You can use Crystal Info to display reports on information in the SMS database, regardless of whether the inventory agents provided the data. For example, you can determine the status of packages you advertised through the software-distribution mechanism. In addition, Crystal Info includes a product-compliance report that you can use to determine the Year 2000 (Y2K)-compliance level of products in your site. The SMS database includes a list of Microsoft products and their compliance levels. You can add products to the compliance database and define their compliance levels. SMS contains predefined Y2K-compliance queries that Crystal Info can use or that you can use to build collections. Then, you can use collections to distribute software updates to client computers running noncompliant software.

Software Metering. SMS 2.0's Software Metering client agent runs on a client computer and reports software activity to the SMS License Server service to control or simply monitor software usage. (The SMS License Server service isn't related to the NT License Logging service.) You define settings in the metering database to configure this client agent. Unlike SMS 2.0's other client agents, Software Metering runs only on 32-bit Windows OSs (i.e., Win2K, NT, and Win9x).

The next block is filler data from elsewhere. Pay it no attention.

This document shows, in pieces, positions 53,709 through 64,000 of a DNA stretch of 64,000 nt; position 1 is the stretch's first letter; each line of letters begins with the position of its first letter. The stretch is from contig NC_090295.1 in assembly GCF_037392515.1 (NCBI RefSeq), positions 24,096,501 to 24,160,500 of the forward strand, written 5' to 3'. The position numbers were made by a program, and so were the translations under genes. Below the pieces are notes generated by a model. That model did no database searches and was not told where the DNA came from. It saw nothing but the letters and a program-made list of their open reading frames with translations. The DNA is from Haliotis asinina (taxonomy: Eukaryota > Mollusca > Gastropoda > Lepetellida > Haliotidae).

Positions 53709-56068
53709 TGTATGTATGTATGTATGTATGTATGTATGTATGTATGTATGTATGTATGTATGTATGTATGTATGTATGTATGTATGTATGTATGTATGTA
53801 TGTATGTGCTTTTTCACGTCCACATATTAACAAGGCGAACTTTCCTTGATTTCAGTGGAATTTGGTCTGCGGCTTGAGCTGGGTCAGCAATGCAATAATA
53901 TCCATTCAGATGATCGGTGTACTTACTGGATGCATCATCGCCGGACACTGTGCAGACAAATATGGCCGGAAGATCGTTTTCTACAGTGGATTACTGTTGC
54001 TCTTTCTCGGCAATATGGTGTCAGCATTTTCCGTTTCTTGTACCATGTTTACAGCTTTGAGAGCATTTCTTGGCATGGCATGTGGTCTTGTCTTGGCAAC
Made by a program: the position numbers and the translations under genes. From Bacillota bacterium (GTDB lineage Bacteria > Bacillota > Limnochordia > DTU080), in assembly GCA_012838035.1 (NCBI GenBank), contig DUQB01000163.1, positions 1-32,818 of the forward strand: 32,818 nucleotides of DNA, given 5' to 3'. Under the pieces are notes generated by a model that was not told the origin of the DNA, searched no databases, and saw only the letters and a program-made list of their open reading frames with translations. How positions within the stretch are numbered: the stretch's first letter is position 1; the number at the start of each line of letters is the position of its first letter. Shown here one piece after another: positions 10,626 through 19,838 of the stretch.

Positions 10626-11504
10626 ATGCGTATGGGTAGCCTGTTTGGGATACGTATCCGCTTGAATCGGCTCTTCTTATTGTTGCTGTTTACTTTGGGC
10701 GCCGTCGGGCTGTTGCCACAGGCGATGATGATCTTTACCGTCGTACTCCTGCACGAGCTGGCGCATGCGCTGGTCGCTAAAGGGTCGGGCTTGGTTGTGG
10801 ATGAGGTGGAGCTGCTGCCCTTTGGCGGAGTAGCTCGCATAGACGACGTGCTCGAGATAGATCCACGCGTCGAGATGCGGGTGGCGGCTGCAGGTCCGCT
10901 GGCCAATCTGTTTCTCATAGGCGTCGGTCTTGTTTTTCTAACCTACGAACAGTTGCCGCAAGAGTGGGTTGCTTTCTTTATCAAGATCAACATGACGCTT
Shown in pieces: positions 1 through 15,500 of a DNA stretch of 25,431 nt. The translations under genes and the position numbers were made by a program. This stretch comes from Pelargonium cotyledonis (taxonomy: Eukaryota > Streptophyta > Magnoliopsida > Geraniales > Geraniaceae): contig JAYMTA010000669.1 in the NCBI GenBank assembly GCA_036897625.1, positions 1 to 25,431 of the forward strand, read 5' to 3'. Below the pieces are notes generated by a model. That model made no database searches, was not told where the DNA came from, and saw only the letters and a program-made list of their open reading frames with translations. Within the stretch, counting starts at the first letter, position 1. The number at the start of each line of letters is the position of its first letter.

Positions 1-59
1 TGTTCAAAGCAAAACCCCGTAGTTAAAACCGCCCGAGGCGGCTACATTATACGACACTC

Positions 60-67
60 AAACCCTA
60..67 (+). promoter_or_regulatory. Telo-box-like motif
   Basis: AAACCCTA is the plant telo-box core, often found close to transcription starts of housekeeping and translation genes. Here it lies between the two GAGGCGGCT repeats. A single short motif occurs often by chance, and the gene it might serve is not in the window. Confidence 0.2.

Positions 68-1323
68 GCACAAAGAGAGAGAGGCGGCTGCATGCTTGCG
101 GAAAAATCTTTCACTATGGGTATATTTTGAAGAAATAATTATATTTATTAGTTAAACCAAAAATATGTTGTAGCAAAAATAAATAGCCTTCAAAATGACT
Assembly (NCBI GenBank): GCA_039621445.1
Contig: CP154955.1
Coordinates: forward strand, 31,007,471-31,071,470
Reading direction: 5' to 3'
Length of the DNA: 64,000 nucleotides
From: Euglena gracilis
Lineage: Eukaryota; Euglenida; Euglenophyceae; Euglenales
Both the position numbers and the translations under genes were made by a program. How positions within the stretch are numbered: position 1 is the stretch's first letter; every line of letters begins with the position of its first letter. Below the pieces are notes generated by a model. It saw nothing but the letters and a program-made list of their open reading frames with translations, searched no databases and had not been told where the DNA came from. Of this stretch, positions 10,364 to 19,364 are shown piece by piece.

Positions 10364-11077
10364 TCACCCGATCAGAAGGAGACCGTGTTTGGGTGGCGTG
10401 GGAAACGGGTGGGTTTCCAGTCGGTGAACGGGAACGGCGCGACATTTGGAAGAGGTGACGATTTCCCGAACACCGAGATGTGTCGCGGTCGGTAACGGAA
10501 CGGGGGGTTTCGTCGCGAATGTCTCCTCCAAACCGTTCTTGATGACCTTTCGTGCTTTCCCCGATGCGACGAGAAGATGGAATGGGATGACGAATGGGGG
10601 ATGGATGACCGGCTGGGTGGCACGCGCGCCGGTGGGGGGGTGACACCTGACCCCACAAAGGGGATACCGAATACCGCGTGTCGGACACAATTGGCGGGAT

SMS Software Metering supports callback queuing. If a user attempts to run software that the maximum number of client computers are already using, the Software Metering client agent places the request to use the software in a queue. When the software becomes available, the agent notifies the user. This feature is optional and requires extra processing on the site system running the License Server service.